No real big surprises on that list. Sports fans will appreciate the number of sports channels, but the one most sports fans really want to have — ESPN — is obviously missing. Also, it looks like Sony signed really big bundles with all of the programmers, forcing it to carry numerous channels with very small audiences. Seriously, I had to google a number of them to even figure out what they were.



The UI: Sony has been previewing a very polished UI that combines content galleries with large cover art wallpaper. That’s definitely part of the UI, but Sony is also offering a much more traditional channel guide, with a twist: Instead of listing all channels in a left column, Vue is grouping them in a header row, and then listing shows by time in columns underneath. Kind of like a cable guide turned on its side, if you will.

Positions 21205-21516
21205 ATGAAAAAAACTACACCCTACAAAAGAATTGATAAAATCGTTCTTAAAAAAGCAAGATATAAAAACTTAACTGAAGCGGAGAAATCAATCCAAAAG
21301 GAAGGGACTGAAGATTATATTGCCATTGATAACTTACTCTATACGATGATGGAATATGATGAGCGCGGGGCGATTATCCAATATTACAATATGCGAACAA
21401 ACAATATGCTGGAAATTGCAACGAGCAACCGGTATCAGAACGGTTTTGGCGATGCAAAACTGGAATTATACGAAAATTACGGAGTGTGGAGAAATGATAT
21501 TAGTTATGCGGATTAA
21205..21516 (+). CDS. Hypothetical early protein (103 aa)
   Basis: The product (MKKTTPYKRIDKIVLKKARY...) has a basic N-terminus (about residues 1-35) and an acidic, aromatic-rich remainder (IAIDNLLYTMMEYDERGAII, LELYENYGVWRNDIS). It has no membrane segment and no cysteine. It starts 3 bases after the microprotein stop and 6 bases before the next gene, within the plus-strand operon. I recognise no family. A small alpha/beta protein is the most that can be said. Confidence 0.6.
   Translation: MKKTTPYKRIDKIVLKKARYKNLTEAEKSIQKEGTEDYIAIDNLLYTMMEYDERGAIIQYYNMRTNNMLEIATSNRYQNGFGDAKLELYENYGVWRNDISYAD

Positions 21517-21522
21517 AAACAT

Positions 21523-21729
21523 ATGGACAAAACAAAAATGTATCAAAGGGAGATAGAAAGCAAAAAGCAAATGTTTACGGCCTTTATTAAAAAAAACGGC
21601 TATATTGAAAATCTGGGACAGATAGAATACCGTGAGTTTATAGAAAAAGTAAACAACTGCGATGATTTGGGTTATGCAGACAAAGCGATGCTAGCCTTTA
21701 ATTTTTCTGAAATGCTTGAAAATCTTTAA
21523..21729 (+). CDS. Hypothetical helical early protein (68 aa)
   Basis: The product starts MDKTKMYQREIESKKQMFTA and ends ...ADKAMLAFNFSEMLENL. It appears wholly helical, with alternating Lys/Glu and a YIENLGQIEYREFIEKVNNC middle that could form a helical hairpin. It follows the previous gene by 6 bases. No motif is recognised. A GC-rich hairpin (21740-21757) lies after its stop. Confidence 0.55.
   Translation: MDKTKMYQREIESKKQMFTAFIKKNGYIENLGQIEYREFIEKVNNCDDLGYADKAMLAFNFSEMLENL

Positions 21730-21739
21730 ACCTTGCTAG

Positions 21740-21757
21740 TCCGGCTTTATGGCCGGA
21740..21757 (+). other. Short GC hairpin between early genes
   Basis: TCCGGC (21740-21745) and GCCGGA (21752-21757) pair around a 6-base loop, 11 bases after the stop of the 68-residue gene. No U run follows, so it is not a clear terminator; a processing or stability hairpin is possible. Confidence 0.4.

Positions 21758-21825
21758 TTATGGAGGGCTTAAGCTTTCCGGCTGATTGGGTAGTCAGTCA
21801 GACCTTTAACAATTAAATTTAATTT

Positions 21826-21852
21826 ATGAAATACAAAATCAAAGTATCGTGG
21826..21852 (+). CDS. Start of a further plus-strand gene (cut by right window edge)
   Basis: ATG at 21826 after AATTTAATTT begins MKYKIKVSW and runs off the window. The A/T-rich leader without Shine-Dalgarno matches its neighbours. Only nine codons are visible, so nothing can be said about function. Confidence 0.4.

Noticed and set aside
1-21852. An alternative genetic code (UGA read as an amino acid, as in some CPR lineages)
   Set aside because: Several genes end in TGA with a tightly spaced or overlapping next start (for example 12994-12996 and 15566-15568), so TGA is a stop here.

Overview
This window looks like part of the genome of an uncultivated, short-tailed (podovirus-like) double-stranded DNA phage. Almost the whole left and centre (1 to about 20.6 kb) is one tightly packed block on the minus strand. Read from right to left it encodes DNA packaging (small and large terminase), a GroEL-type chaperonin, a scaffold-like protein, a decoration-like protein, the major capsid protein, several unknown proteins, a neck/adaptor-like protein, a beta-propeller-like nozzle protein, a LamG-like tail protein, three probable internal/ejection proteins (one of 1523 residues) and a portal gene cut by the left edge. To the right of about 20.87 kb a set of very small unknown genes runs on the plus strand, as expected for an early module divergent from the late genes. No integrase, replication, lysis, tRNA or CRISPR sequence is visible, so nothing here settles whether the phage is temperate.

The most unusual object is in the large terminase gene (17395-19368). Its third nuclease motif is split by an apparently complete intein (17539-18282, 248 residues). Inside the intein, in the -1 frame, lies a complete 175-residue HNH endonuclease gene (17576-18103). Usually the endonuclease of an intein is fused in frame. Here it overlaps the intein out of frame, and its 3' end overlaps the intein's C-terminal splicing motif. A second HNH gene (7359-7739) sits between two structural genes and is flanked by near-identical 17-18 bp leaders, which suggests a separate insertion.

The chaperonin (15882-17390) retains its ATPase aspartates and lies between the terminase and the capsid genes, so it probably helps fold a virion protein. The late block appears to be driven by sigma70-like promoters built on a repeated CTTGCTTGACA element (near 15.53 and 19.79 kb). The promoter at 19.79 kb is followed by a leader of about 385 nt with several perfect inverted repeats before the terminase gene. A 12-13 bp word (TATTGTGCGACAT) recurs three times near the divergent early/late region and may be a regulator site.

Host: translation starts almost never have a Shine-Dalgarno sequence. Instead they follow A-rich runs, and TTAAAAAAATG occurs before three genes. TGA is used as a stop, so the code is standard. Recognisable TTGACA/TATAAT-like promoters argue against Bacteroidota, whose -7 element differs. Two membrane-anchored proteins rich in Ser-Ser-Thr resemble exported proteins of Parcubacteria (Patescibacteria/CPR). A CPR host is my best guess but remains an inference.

Other than that, I’ve been told that the interface is “very snappy,” very easy to use and “very PlayStation 4 store-esque.”

The rights: One of the big issues that came up with the launch of Sling TV were the varying rights assigned to each channel. Some networks let users rewind and watch shows from the past 72 hours, but most didn’t. That doesn’t seem to be an issue with PlayStation Vue, at least from what I’m hearing so far. The service allows users to catch up on shows for up to three days, and also “record” episodes on its cloud DVR for up to 28 days. Users can add any show to their list of “my shows” and then access past episodes quickly, making them much less dependent on the channel grid, or schedule in general for that matter.


The price: Sony hasn’t said how much Vue will cost, and it hasn’t given current beta testers any additional information about this either. Reports in the past have indicated that the company could charge between $60 and $80 for the bundle, at which point it wouldn’t be a whole lot cheaper than traditional cable. That’s largely due to those big bundles Sony is buying from programmers in order to get crown jewels like those broadcast channels and cable networks like Comedy Central.